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**1 - 2**of**2**### On the Halting Problem of Finite-State Programs ⋆

"... Abstract. The undecidability of the halting problem is a well-known research result of theoretical computer science, dating back to Turing’s work in 1936. Nevertheless, it is commonly known that the halting problem on finite-state computer systems is decidable. Thus, any undecidability proof given f ..."

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Abstract. The undecidability of the halting problem is a well-known research result of theoretical computer science, dating back to Turing’s work in 1936. Nevertheless, it is commonly known that the halting problem on finite-state computer systems is decidable. Thus, any undecidability proof given for the halting problem must imply that it does not apply to finite-state computer systems. The aim of this paper is to deepen the understanding of why the undecidability proofs of the halting problem cannot be instantiated as finite-state programs. To bridge the gap between theory and practice, the arguments formalisms. 1

### Introducing the Parallel Random Access Machine together with FORTRAN 90/95

"... Parallelism is an interesting theme in many areas of computer science and its applications. Nevertheless, students try very hard to design parallel solutions to problems of which they know efficient sequential solutions. Studying the theoretical foundations may facilitate understanding parallelism. ..."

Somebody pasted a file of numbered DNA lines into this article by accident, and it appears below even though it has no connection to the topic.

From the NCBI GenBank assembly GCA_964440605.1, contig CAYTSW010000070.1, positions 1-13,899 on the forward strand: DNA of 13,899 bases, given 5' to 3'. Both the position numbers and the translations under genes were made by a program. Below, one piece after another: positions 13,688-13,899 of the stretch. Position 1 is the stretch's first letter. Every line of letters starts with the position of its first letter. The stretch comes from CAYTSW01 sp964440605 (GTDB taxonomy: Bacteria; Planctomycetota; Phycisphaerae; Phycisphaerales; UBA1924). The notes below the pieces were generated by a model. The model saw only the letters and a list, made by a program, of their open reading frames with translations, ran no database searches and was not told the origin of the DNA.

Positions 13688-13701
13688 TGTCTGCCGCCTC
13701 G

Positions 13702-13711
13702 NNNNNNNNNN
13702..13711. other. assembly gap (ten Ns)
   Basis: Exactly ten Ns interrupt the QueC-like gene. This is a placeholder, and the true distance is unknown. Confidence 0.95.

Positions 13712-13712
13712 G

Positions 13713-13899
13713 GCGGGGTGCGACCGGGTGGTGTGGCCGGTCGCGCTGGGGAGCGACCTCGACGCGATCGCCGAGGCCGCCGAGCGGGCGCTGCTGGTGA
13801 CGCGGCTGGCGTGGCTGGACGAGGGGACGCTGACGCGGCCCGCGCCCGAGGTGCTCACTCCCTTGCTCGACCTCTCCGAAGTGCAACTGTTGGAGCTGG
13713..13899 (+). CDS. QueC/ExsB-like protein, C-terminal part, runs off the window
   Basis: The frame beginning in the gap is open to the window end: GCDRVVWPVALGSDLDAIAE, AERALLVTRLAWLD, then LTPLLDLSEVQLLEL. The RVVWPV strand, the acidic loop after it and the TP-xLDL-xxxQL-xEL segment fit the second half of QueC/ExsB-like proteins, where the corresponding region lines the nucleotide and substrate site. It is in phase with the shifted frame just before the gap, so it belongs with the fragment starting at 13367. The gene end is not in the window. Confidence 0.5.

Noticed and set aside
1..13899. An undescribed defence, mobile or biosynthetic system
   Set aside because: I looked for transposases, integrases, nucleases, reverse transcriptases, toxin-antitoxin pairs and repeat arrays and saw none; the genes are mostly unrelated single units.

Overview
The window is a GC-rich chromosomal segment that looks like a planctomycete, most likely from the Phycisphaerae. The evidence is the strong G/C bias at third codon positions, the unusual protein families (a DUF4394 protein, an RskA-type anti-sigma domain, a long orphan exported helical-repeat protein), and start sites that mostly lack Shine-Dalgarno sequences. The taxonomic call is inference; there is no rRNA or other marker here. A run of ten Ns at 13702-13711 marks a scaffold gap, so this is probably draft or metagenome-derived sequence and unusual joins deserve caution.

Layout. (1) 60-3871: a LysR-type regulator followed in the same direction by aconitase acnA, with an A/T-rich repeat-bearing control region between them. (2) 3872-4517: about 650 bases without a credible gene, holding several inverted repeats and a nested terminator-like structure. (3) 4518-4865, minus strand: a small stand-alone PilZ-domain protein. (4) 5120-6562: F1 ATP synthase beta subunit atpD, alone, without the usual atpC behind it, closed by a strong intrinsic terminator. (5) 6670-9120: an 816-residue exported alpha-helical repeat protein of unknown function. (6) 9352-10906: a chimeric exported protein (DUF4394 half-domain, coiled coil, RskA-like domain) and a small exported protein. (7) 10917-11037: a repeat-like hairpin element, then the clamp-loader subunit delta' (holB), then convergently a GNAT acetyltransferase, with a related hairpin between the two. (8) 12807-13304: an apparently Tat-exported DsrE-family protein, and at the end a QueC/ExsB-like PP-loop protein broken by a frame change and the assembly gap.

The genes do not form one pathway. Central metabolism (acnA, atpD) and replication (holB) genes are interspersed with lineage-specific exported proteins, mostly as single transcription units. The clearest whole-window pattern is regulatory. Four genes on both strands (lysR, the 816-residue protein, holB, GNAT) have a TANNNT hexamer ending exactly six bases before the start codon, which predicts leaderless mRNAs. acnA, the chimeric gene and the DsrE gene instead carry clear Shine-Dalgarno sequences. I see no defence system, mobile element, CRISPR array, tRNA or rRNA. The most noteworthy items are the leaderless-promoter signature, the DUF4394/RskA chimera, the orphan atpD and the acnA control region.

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Parallelism is an interesting theme in many areas of computer science and its applications. Nevertheless, students try very hard to design parallel solutions to problems of which they know efficient sequential solutions. Studying the theoretical foundations may facilitate understanding parallelism. Nevertheless, it seems necessary to make run the algorithms in order to bridge the gap between theory and practice. By way of example, we show how to make students familiar with SIMD parallelism both by introducing the theory and by implementing the algorithms in a suitable programming language. 1